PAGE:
How a BHR Hip Implant Lawsuit Can Help
- Debilitating physical injuries
- Emotional trauma
- Revision surgery
- Medical monitoring and blood tests
- Physical therapy
- Long-term follow-up care
- Lost wages
- Loss of future earnings
Like other all-metal hip implants, Smith & Nephew’s controversial metal-on-metal BHR hip resurfacing system has been plagued by serious problems ranging from device dislocation to joint pain, infection, and metal blood poisoning possibly resulting in the need for revision surgery to remove or replace the failed device. If you or a loved one has suffered injuries from a failed Smith & Nephew BHR hip resurfacing implant, contact an experienced defective hip implant lawyer today to discuss your possible compensation options.
Smith & Nephew hip implants have been the subject of a number of lawsuits filed in recent months, and lawyers across the country are investigating claims involving complications related to the failure of Smith & Nephew artificial hips, including BHR hip implant side effects. The problems linked to the BHR hip implant are similar to the injuries associated with other metal-on-metal hip devices, which have been well-documented, beginning with the 2010 recall of DePuy Orthopaedics’ ASR XL Acetabular System, which was removed from the market after the U.S. Food and Drug Administration (FDA) received hundreds of complaints from implant recipients who suffered pain and other injuries when their devices failed. Since problems with the BHR hip implant system first began to emerge, several lawsuits have been brought against Smith & Nephew, including one claim by a California man who suffered toxic metal poisoning from the implant and required revision surgery, and another by an Illinois woman whose defective implant left her with a grinding sensation in her hip joint and elevated levels of metal in her bloodstream.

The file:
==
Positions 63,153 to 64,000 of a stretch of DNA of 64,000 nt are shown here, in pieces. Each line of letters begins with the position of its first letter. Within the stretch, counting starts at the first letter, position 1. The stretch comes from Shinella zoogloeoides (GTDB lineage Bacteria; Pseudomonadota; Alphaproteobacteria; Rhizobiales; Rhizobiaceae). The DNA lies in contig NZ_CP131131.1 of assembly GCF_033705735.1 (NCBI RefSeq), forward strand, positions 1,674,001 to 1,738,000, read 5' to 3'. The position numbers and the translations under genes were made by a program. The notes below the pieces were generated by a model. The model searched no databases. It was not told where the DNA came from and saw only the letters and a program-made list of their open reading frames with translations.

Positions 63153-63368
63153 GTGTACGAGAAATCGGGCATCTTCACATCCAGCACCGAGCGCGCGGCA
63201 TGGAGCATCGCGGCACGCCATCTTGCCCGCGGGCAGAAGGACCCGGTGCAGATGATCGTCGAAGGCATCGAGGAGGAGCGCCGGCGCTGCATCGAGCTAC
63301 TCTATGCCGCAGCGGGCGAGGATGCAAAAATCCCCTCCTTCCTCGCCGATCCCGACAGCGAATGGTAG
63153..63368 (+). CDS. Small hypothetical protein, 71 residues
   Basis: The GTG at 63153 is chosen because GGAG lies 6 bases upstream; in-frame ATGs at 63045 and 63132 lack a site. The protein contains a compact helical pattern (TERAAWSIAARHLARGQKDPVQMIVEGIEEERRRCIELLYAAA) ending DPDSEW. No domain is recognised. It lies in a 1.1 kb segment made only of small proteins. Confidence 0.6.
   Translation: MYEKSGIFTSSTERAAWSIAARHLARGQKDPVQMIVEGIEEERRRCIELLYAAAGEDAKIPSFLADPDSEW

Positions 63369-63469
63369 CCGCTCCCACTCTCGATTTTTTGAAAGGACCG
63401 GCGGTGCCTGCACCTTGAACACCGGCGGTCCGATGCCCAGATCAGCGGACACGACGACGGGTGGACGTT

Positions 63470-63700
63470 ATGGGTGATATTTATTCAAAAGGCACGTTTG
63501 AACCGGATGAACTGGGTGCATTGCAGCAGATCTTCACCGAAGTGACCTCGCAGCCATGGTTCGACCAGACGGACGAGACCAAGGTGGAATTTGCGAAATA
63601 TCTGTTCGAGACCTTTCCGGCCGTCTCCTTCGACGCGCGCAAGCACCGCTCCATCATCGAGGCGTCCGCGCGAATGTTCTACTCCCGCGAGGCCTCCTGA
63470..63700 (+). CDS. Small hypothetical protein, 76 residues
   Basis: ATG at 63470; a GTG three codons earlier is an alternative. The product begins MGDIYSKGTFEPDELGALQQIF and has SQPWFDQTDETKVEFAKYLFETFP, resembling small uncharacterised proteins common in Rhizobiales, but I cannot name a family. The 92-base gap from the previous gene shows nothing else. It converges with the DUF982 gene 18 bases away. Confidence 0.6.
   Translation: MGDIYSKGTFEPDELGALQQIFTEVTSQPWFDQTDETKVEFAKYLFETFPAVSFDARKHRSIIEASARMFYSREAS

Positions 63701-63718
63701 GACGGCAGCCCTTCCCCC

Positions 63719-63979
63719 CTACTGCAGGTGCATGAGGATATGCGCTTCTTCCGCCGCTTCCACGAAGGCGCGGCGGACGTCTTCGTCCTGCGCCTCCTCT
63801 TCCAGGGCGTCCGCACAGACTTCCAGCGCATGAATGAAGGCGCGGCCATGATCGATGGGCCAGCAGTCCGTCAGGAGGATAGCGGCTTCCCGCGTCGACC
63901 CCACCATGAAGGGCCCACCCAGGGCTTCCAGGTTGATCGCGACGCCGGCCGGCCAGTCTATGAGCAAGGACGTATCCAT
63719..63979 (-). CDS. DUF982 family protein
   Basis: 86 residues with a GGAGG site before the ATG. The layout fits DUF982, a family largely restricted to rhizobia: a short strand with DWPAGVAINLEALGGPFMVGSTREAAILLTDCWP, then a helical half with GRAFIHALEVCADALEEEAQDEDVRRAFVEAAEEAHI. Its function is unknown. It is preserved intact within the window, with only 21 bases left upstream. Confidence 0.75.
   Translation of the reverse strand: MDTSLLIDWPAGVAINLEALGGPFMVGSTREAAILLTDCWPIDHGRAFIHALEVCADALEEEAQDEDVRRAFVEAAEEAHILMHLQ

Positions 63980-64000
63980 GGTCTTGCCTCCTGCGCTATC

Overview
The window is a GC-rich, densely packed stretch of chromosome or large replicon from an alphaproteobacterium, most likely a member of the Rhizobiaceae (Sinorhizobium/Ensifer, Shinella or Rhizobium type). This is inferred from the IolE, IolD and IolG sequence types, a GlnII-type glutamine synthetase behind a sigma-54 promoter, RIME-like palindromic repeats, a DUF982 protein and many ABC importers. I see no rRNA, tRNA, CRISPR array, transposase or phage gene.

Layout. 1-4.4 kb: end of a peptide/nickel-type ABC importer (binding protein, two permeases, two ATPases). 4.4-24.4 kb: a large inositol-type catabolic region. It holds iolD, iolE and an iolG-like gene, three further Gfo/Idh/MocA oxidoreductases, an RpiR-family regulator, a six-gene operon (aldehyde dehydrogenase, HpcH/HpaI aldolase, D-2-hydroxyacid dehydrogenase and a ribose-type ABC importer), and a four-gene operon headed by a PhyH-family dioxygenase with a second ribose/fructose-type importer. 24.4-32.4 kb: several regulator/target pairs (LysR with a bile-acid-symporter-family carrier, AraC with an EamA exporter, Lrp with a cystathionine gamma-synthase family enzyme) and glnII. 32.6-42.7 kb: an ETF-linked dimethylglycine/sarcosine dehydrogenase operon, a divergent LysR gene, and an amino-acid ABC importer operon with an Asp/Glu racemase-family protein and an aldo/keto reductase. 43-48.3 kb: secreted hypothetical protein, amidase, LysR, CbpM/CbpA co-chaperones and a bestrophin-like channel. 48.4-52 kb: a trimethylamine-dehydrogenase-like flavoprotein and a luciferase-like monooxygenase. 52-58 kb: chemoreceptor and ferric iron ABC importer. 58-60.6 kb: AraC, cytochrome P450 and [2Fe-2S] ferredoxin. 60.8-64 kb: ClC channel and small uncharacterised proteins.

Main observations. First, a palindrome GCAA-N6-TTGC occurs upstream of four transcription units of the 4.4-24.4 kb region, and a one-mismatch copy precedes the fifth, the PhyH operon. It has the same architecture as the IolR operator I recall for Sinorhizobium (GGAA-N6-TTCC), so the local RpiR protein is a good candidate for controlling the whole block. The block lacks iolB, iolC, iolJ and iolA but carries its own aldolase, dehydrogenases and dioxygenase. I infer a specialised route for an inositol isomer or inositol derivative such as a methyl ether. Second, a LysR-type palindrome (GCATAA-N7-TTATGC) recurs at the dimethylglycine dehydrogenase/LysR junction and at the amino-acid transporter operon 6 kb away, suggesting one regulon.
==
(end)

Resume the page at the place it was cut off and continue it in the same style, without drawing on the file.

In a 2012 study published in The Lancet, researchers found that 8.3% of hip resurfacing implants failed within five years for women over the age of 55.
The Birmingham Hip Resurfacing (BHR) System was approved by the FDA in 2006, and has since been linked to a host of debilitating injuries in patients, including a buildup of toxic levels of cobalt and chromium in the hip joint and bloodstream, which many require painful and costly revision surgery. According to data compiled by the National Joint Registry of England and Wales, the BHR hip resurfacing system has a seven-year revision rate of 11.76 percent, well above the average acceptable failure rate for a device of its kind. Similar data compiled by the National Joint Replacement Registry of Australia in 2015 showed that the BHR system has a 10-year revision rate of 14.5 percent for women.
In addition to problems with cobalt and chromium hip implants shedding toxic metal particles into patients’ bodies, serious concerns have been raised recently about the safety of resurfacing-style hip implants. In a 2012 study published in The Lancet, researchers found that 8.3% of hip resurfacing implants failed within five years for women over the age of 55. In response to their findings, the researchers recommended that “resurfacing procedures [not be] undertaken in women.” Three years later, Smith & Nephew finally issued a hazard alert update, indicating that the BHR system should no longer be used in female patients. The company also withdrew BHR femoral head components sized 46 mm in diameter and smaller from the market, and recommended that patients requiring a 48 mm femoral head size not be considered as candidates for BHR implantation, due to an increased risk of revision.
The Birmingham Hip Resurfacing System is a metal-on-metal hip implant used to preserve, rather than replace, the femoral head and neck in patients requiring a hip arthroplasty, or total hip replacement, due to inflammatory arthritis or degenerative joint disease. Considered a “bone conserving procedure,” the hip resurfacing system consists of a cemented As Cast CoCr (cobalt-chromium) femoral component and an uncemented As Cast CoCr coated acetabular component, and is designed to be an alternative to traditional total hip arthroplasty implants, which typically replace the entire worn-down femur with a prosthetic one. According to the Smith & Nephew website, the BHR implant is designed to decrease the risk of dislocation and facilitate future replacement or revision surgery, and is best suited to younger, more active male patients.